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Task: find a double integral $$\iint_D (x+y)dxdy,$$ where D is bound by $x^2 + y^2 = x + y$.

What I have done so far: turns out it's a circle $$(x-1)^2 + (y-1)^2 = 2$$enter image description here

Calculating it as a common double integral is hard because I get something like this: $$\int_{1-\sqrt{2}}^{1+\sqrt{2}} dx \int_{1 - \sqrt{2 - (x-1)^2}}^{1 + \sqrt{2 - (x-1)^2}} (x + y) dy.$$

So, I decided to give up on this. My next idea is to transform it into Polar coordinates. And that's where I got stuck. $$dxdy = rdrd\theta \\ x = r \cos{\theta} \\ y = r \sin{\theta}.$$

What to do next? For me, it looks like $$0 \leq\theta \leq 2\pi \\ 0 \leq r \leq 2\sqrt{2},$$

but this seems like a case when the origin of a circle is $(0, 0)$. I have my circle shifted and there should be some tricks.

Any help would be appreciated.

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    $\begingroup$ Hi, but can you shift the coordinate of the axes using a translation of the circle $X=x-1$ and $Y=y-1$? $\endgroup$ – Sebastiano Jul 11 '20 at 11:53
  • $\begingroup$ Well, as far as I can see it will require a calculation of a Jacobian. And Cartesian-to-Polar Jacobian is well-known and widely used, but it seems pretty hard to me to find it for a non-default translation $\endgroup$ – George Zorikov Jul 11 '20 at 11:59
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    $\begingroup$ I'm very glady that you have an excellent answer. :-) $\endgroup$ – Sebastiano Jul 11 '20 at 12:02
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    $\begingroup$ @GeorgeZorikov The substitution $u=x-1,v=y-1$ is a lot simpler than polar coordinates. $\endgroup$ – Kavi Rama Murthy Jul 11 '20 at 12:04
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$\iint_D (x+y)dxdy=\iint_{D'} (u+v+2)dudv$ by the substitution $u=x-1, v=y-1$, $D'$ being $\{(u,v): u^{2}+v^{2} \leq 2\}$. By symmetry the integral of $u$ and $v$ over $D'$ is $0$. Hence the value is just $\iint_{D'} 2dudv=2(\pi) (2)=4\pi$.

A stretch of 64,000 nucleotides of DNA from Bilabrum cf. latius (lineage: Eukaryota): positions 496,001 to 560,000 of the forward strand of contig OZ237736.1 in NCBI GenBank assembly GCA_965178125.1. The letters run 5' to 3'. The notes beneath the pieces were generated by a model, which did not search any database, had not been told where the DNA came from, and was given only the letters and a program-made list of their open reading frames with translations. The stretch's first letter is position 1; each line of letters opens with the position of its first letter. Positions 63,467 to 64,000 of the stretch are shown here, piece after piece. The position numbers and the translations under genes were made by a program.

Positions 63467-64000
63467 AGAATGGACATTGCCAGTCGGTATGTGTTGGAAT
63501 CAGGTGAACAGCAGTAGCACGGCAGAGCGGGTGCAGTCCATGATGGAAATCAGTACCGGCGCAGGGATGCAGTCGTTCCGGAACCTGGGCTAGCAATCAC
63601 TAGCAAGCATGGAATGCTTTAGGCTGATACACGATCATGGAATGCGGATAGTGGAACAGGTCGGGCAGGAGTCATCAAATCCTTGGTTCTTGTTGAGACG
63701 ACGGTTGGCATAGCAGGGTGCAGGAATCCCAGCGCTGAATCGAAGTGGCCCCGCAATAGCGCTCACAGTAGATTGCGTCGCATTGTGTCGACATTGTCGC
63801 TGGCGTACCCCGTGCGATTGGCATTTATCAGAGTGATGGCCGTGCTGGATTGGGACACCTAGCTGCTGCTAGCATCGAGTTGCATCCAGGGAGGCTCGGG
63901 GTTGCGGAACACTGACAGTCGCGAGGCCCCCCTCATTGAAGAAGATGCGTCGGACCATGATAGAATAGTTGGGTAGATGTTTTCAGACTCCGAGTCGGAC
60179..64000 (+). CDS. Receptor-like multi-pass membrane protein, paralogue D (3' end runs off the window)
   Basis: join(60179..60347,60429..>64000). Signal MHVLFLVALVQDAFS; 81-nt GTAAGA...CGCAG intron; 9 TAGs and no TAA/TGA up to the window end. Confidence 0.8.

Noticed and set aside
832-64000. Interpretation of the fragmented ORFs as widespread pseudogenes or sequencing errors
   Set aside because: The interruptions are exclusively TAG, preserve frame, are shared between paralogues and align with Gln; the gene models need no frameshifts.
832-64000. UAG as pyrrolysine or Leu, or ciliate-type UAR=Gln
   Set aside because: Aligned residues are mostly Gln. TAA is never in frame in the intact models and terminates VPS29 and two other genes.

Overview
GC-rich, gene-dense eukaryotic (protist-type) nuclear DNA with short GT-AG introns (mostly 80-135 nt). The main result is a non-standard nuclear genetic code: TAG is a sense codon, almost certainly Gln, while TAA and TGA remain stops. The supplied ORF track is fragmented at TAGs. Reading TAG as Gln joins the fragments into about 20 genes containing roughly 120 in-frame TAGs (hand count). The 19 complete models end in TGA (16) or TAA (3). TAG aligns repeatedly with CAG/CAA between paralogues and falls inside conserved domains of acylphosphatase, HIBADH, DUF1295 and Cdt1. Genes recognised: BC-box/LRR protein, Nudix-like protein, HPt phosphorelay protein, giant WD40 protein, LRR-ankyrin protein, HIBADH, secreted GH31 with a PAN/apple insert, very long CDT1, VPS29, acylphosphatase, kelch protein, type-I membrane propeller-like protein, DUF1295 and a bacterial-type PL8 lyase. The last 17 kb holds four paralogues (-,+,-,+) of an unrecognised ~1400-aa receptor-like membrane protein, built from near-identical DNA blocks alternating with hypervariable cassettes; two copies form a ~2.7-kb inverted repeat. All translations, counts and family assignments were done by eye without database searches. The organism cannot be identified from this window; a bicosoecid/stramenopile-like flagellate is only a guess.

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    $\begingroup$ Surely quickly and excellent. My doubt :-): By symmetry the integral of $u$ and $v$ over $D′$ is $0$. Why? Thank you very much. $\endgroup$ – Sebastiano Jul 11 '20 at 12:03
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    $\begingroup$ You know that if $f$ is an odd function then its integral from $-a$ to $a$ is $0$. This situation is similar. If a region is symmetric about the origin then the integral of $f$ over it $0$ if $f(-u,-v)=-f(u,v)$. A proof of this fact can be given bty making the change of variable $t=-u,s =-v$. @Sebastiano $\endgroup$ – Kavi Rama Murthy Jul 11 '20 at 12:07
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    $\begingroup$ Yes yes, I have understood and my sincere compliments. $\endgroup$ – Sebastiano Jul 11 '20 at 12:08
  • $\begingroup$ This is what's still unclear to me: double integral calculates volume. When you shift the area you need to reconsider its function under the integral (I think this is the purpose of Jacobians). And I didn't understand why $(x + y) dxdy = (u + v + 2)$ in this case. Can you clarify this? $\endgroup$ – George Zorikov Jul 11 '20 at 12:09
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    $\begingroup$ It is a simple case of the change of variables formula. The Jacobian is obviously $1$, @GeorgeZorikov $\endgroup$ – Kavi Rama Murthy Jul 11 '20 at 12:11

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